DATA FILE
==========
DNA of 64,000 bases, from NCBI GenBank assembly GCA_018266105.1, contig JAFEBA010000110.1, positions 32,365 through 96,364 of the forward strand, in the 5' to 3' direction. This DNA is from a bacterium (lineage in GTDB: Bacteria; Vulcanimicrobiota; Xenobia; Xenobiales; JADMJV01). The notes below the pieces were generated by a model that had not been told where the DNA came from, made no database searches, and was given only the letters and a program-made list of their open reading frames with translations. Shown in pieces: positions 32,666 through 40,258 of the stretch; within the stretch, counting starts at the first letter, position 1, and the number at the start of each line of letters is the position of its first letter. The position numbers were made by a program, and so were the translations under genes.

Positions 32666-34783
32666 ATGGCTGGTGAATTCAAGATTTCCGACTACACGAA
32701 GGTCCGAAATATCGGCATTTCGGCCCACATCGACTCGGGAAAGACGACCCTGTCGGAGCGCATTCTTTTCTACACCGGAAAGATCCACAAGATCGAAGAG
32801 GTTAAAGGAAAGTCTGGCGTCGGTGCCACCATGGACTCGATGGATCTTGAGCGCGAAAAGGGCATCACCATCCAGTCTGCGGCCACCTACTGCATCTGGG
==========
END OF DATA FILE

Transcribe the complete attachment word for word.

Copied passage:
DNA of 64,000 bases, from NCBI GenBank assembly GCA_018266105.1, contig JAFEBA010000110.1, positions 32,365 through 96,364 of the forward strand, in the 5' to 3' direction. This DNA is from a bacterium (lineage in GTDB: Bacteria; Vulcanimicrobiota; Xenobia; Xenobiales; JADMJV01). The notes below the pieces were generated by a model that had not been told where the DNA came from, made no database searches, and was given only the letters and a program-made list of their open reading frames with translations. Shown in pieces: positions 32,666 through 40,258 of the stretch; within the stretch, counting starts at the first letter, position 1, and the number at the start of each line of letters is the position of its first letter. The position numbers were made by a program, and so were the translations under genes.

Positions 32666-34783
32666 ATGGCTGGTGAATTCAAGATTTCCGACTACACGAA
32701 GGTCCGAAATATCGGCATTTCGGCCCACATCGACTCGGGAAAGACGACCCTGTCGGAGCGCATTCTTTTCTACACCGGAAAGATCCACAAGATCGAAGAG
32801 GTTAAAGGAAAGTCTGGCGTCGGTGCCACCATGGACTCGATGGATCTTGAGCGCGAAAAGGGCATCACCATCCAGTCTGCGGCCACCTACTGCATCTGGG